Cesare Lombroso is widely considered the founder of the field of criminology. His theory of the “born” criminal dominated discussions of criminology in Europe and the Americas from the 1880s into the early twentieth century. His book, La donna delinquente
, originally published in Italian in 1893, was the first and most influential book ever written on women and crime. This comprehensive new translation gives readers a full view of his landmark work.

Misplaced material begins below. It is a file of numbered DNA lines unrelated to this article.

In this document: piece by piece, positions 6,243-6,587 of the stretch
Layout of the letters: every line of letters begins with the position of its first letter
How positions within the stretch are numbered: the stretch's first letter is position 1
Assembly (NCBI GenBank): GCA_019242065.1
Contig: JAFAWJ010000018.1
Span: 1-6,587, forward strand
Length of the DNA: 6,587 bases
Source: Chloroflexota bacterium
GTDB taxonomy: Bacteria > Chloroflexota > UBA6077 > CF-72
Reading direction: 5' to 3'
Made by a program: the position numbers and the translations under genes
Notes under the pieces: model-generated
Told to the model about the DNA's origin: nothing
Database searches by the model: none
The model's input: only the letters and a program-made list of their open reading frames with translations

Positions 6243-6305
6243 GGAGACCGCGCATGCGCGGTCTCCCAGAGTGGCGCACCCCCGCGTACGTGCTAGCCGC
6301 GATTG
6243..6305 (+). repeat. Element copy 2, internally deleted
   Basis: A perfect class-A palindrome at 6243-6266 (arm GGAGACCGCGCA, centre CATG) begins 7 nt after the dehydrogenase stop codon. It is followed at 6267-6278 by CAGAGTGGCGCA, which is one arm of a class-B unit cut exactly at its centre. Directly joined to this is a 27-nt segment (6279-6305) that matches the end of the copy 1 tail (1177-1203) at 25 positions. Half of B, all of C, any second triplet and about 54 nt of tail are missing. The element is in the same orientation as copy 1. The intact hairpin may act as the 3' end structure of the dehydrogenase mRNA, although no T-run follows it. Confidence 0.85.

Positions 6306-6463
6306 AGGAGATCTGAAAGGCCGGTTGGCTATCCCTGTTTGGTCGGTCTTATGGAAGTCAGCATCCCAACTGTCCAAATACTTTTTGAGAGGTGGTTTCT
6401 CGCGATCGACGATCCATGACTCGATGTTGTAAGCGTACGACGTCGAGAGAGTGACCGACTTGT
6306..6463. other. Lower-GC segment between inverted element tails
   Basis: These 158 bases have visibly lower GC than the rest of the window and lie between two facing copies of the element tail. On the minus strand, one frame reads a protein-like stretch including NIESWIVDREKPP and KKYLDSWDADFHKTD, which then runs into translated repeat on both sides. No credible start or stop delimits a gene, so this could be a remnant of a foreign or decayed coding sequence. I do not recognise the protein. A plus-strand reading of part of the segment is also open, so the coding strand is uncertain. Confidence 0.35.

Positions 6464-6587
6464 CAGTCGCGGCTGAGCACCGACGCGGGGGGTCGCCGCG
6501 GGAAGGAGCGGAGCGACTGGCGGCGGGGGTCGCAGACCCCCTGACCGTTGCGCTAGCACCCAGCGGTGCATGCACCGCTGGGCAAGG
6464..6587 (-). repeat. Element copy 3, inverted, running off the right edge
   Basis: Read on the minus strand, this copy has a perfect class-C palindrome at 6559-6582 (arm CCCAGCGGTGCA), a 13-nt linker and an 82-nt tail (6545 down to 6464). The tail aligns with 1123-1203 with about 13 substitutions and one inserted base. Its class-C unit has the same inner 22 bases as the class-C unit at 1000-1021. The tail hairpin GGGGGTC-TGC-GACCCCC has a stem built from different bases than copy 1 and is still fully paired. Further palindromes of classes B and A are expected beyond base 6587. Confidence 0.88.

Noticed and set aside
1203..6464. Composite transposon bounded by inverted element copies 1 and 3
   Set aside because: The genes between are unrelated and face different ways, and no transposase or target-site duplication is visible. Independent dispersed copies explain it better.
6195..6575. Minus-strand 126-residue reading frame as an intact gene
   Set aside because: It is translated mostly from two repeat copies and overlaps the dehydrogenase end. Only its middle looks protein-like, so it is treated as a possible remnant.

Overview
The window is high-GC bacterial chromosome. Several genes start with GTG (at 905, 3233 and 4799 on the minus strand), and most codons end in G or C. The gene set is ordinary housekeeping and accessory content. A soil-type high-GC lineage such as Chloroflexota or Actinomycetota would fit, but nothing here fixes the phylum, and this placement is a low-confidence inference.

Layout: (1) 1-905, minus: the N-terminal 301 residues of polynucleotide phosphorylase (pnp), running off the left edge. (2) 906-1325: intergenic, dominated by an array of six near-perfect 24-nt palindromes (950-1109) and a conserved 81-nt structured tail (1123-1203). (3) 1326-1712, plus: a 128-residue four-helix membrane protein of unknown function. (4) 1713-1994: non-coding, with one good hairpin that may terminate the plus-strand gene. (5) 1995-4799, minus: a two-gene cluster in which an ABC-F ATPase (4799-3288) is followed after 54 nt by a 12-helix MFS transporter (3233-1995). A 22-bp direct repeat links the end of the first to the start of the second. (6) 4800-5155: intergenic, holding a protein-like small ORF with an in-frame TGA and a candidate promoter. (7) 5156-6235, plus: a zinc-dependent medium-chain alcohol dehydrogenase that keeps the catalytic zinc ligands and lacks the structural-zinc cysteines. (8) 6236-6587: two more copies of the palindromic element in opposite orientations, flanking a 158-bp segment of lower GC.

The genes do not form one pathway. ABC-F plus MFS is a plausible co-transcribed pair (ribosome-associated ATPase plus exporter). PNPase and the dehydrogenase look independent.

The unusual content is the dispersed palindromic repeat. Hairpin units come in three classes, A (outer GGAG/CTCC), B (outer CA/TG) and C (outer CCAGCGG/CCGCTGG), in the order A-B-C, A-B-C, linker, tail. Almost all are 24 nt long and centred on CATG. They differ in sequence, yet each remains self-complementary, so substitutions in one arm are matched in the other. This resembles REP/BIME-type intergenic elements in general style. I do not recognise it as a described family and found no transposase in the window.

Lombroso’s research took him to police stations, prisons, and madhouses where he studied the tattoos, cranial capacities, and sexual behavior of criminals and prostitutes to establish a female criminal type. Criminal Woman, the Prostitute, and the Normal Woman anticipated today’s theories of genetic criminal behavior. Lombroso used Darwinian evolutionary science to argue that criminal women are far more cunning and dangerous than criminal men. Designed to make his original text accessible to students and scholars alike, this volume includes extensive notes, appendices, a glossary, and more than thirty of Lombroso’s own illustrations. Nicole Hahn Rafter and Mary Gibson’s introduction, locating his theory in social context, offers a significant new interpretation of Lombroso’s place in criminology.